Saturday, September 17, 2011

Eldest, a road test, and a trip down memory lane.

Eldest recently took her road test. I was amazed when I was teaching her to parallel park how quickly she learned that skill. She easily seemed to master it. It seemed to take me forever to learn that skill and when I actually took my first road test, I backed up onto the grass next to the road. There was no curb for me to hit, so I just kept blissfully backing until I was entirely off the road and parked on a grassy knoll. Thankfully, it was not the infamous ‘grassy knoll’ in Dallas,Texas, since I was taking my road test in Warsaw New York.

Things were different then. When you finished your test, the stone-faced examiner would simply get out of the vehicle and leave. Leave you to wait and wonder if you passed or not. I was sure I had not, but there was a little bit of hope. Blind hope, which is hope that the examiner was half-blind and did not notice that the van was leaning hard to the left and that the guy mowing the grassy knoll had to mow around the van parked on his lawn.

Being a young person, full of eternal optimism and idealism, I checked the mailbox dutifully for the results of my road test. Opening the box and peering in, I kept hoping that my results had come and that I had passed. Day after day I had that hope smashed when all I found was mail from Ed Mc Mahon announcing that I may have won lots of money. Taking that envelope, I fell to my knees. Looking heavenward, I yelled, “Curse you Ed Mc Mahon. There is a better chance of winning a million dollars with you, than having passed my road test.”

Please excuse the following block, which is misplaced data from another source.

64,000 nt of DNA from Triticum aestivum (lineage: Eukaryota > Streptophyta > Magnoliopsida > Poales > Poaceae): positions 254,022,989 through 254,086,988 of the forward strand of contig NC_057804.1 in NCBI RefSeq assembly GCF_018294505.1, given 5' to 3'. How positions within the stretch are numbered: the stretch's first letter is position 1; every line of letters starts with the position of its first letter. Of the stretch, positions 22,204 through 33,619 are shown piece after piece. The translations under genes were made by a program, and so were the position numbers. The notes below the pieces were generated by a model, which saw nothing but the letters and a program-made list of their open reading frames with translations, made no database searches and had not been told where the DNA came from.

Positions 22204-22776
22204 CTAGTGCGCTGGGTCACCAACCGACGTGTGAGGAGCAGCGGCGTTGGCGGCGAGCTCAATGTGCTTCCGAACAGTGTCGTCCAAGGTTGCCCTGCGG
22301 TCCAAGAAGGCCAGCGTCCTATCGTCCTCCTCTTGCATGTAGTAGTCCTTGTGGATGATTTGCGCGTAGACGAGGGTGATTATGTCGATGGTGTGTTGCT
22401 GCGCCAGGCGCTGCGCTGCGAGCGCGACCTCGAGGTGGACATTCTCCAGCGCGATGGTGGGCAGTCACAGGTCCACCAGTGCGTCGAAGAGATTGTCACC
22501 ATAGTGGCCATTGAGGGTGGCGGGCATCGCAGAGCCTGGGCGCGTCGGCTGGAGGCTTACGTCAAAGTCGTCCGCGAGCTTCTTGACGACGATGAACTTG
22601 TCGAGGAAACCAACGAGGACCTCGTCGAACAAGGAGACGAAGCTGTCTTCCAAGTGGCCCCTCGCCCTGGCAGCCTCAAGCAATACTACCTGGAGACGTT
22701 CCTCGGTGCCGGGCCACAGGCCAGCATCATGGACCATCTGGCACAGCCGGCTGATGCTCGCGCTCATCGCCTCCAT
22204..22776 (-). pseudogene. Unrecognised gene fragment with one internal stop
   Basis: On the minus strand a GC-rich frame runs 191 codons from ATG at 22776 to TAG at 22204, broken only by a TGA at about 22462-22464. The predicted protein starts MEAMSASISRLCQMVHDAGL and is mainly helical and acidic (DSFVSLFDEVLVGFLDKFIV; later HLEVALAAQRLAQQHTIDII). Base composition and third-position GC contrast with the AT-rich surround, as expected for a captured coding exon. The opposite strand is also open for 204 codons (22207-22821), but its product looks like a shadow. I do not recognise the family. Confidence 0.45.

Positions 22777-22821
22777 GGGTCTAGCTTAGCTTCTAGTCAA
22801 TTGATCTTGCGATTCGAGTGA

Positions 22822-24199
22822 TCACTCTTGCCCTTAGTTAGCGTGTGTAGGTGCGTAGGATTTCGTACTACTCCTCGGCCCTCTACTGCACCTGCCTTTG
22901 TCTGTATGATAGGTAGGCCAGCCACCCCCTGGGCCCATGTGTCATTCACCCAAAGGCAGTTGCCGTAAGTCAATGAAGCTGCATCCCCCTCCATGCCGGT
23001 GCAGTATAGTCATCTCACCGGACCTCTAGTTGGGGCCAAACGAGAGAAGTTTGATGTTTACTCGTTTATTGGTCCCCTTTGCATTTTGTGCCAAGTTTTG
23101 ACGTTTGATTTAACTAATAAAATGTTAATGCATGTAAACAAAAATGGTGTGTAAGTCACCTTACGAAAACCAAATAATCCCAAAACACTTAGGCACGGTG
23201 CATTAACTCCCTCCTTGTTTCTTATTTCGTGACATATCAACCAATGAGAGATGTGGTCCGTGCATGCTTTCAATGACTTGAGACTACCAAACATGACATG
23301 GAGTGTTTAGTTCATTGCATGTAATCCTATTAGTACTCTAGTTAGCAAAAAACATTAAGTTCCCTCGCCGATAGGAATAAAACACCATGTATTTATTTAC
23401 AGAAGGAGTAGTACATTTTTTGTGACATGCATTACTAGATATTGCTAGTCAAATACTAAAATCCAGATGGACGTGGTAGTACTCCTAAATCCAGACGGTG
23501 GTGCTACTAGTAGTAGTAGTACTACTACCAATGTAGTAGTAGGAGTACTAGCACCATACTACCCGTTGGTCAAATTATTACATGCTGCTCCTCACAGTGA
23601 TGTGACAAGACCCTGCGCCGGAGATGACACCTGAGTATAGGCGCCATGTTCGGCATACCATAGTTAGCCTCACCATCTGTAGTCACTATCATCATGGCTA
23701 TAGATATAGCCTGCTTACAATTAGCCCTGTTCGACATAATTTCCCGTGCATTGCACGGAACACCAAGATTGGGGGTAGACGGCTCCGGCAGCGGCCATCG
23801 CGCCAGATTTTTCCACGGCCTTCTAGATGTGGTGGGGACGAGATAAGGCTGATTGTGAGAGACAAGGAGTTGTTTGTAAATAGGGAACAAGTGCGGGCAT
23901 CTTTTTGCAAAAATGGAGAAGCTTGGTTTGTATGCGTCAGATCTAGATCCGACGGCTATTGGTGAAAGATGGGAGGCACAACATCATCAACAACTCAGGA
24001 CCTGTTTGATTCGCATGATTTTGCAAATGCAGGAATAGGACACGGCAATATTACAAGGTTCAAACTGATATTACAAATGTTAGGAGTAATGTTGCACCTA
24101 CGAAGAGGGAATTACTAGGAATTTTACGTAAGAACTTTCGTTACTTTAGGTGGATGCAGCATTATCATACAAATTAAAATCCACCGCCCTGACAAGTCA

The much-dreaded letter from the Department of Motor Vehicles eventually did come, and I passed. My mother, who witnessed the entire backing onto the grassy knoll incident, was incredulous. “How could they pass you? How could they?”, she kept muttering.

Eventually I had to take my road test again, this time in a bus, and I had to parallel park again. The examiner instructed me to imagine there was a car parked along the curb. “Pull up next to it and parallel park,” she said.

I did, flawlessly this time. Except, I think I may have scraped the imaginary car. If you came out to your imaginary car about 17 years ago and found yellow scrapes along the side, I am sorry, deeply sorry. Now close your eyes and imagine a nice big insurance check in your hand. There? Isn’t that better?

I passed that test too. Now I could drive a bus. I remember talking to my father on the phone and sharing the news with him. In the background, I could hear my mother. “What? He passed? He can drive a bus? How could they?”

Imagine my delight when  Eldest told me that her examiner said her parallel parking was the best he had seen in a long time. Now I just have to get her to drive a bus.

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